Who should be tested for celiac disease?
People with symptoms of celiac disease should ask their doctor about being tested.
In addition, people with any of the following associated conditions should ask about testing for celiac disease:
- Addison’s Disease
- Attention deficit disorder in children (ADD)
- Autoimmune liver disease
- Autoimmune thyroid disease
- Chronic diarrhea of unknown origin
- Dermatitis herpetiformis
- Diabetes mellitus, type 1
- Down’s syndrome
- Gastroesophageal reflux disease (GERD)
- Hepatitis C
- Idiopathic pulmonary fibrosis
- Inflammatory bowel disease (IBD)
- Irritable bowel syndrome (IBS)
- Iron deficiency
- Microscopic colitis
- Peripheral neuropathy
- Miscarriages (persistent) or infertility, or any woman with children that have neural tube defects
- Rheumatoid arthritis
- Seizure disorders
- Short stature in children
- Sjogren’s syndrome
- Any other autoimmune syndrome
Relatives of celiacs or gluten-sensitive individuals should also be tested, and individuals with celiac disease should be re-tested one year after following a gluten-free diet.
What are the tests for celiac disease?
Your doctor will do a blood test first. The celiac panel antibody blood test should include:
- Anti-Tissue Transglutaminase (tTG) – if positive, celiac disease is likely. This test can produce false negatives.
- Anti-Endomysial (EMA) – if positive, celiac disease is likely. This test can produce false negatives, and is not considered as
- Deamidated gliadin peptide antibody (DGP) – this is the newest test for celiac disease, and is meant to be used in conjuction with the tTG to help make a diagnosis of celiac disease without needing a biopsy.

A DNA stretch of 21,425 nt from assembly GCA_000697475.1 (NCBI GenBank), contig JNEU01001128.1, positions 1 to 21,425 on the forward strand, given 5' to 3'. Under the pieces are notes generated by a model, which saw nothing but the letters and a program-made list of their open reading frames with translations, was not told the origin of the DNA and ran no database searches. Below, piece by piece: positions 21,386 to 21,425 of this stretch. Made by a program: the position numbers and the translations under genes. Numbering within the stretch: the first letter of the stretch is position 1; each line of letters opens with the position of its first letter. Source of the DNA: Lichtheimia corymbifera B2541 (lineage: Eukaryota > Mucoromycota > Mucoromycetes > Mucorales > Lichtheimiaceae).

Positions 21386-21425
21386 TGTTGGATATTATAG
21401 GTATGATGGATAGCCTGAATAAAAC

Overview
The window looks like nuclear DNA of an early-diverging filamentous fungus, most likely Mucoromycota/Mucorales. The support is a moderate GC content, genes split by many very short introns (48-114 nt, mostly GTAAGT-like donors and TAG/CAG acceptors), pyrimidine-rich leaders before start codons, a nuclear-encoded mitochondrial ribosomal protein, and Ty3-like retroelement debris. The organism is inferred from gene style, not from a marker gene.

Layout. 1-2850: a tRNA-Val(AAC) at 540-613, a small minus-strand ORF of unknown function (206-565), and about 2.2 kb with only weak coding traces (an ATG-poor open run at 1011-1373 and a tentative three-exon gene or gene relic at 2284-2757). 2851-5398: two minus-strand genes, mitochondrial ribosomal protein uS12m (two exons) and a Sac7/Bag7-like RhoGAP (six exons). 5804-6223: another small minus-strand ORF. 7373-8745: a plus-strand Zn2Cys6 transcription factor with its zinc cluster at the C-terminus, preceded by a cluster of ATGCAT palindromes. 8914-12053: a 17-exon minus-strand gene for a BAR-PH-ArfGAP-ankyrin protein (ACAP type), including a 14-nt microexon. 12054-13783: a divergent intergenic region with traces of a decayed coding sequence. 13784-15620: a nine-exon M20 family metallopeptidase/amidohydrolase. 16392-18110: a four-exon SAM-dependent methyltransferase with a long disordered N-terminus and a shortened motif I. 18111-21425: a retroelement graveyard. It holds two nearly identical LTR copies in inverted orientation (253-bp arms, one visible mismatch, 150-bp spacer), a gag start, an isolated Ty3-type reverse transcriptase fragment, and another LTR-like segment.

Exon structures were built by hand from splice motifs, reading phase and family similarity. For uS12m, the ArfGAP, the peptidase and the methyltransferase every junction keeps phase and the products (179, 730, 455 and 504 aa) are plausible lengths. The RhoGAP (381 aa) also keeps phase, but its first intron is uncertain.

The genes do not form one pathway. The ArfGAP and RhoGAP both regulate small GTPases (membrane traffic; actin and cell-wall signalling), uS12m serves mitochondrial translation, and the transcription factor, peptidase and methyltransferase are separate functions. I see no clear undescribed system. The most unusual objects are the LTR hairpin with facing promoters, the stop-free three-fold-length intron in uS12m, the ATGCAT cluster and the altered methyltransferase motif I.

- Total Serum IgA – this tests a person’s ability to make immunoglobin IgA. If someone is IgA deficient, they will test negative for the above tests even if they have celiac disease.
- Anti-Gliadin (AGA) IgA and Anti-Gliadin (AGA) IgG – these tests are considered outdated to detect celiac disease, but may be useful in follow-up testing to make sure that people are following a gluten-free diet, and have been considered useful in detecting gluten sensitivity.
What if I test positive on the celiac blood tests?
If you test positive on the tTg or EMA, then your doctor will most likely order a biopsy to check for flattening of the villi in your small intestine. If positive for damage, a diagnosis of celiac disease is usually made.
What if I test negative on the celiac blood tests?
The blood tests for celiac disease are not 100% accurate. Therefore, if you test negative on the blood tests, this does not mean that celiac disease should be ruled out. Some people have positive biopsies despite having a negative blood test. It is possible to have latent celiac disease, which means the signs of celiac haven’t shown up yet in your life, but still could.
Also, it is possible that you have Non-Celiac Gluten Sensitivity (NCGS), or gluten intolerance. You may respond positively to a gluten-free diet even though you have not met the strict criteria for a diagnosis of celiac disease.
Are there any other testing options?
Gene testing is a way to tell if a person is predisposed to developing celiac disease. If someone has the genes HLA DQ-2 or DQ-8, he may develop celiac disease. If he does not have these particular genes, it is unlikely that he will develop celiac disease, but this does not rule out gluten sensitivity.
If the tests for celiac disease are negative, but reactions to gluten persist, another testing option is a stool test for gluten sensitivity, offered by Enterolab.
Ultimately, the treatment for celiac disease and gluten intolerance are the same — a gluten-free diet. If you feel better on a gluten-free diet, then stick with it! You could always do a gluten challenge and see if your symptoms return (though I personally don’t recommend this for someone who knows they react to gluten and will get very ill if they intentionally eat it).
Please consult a doctor and dietitian regarding any testing, diagnosis and diet.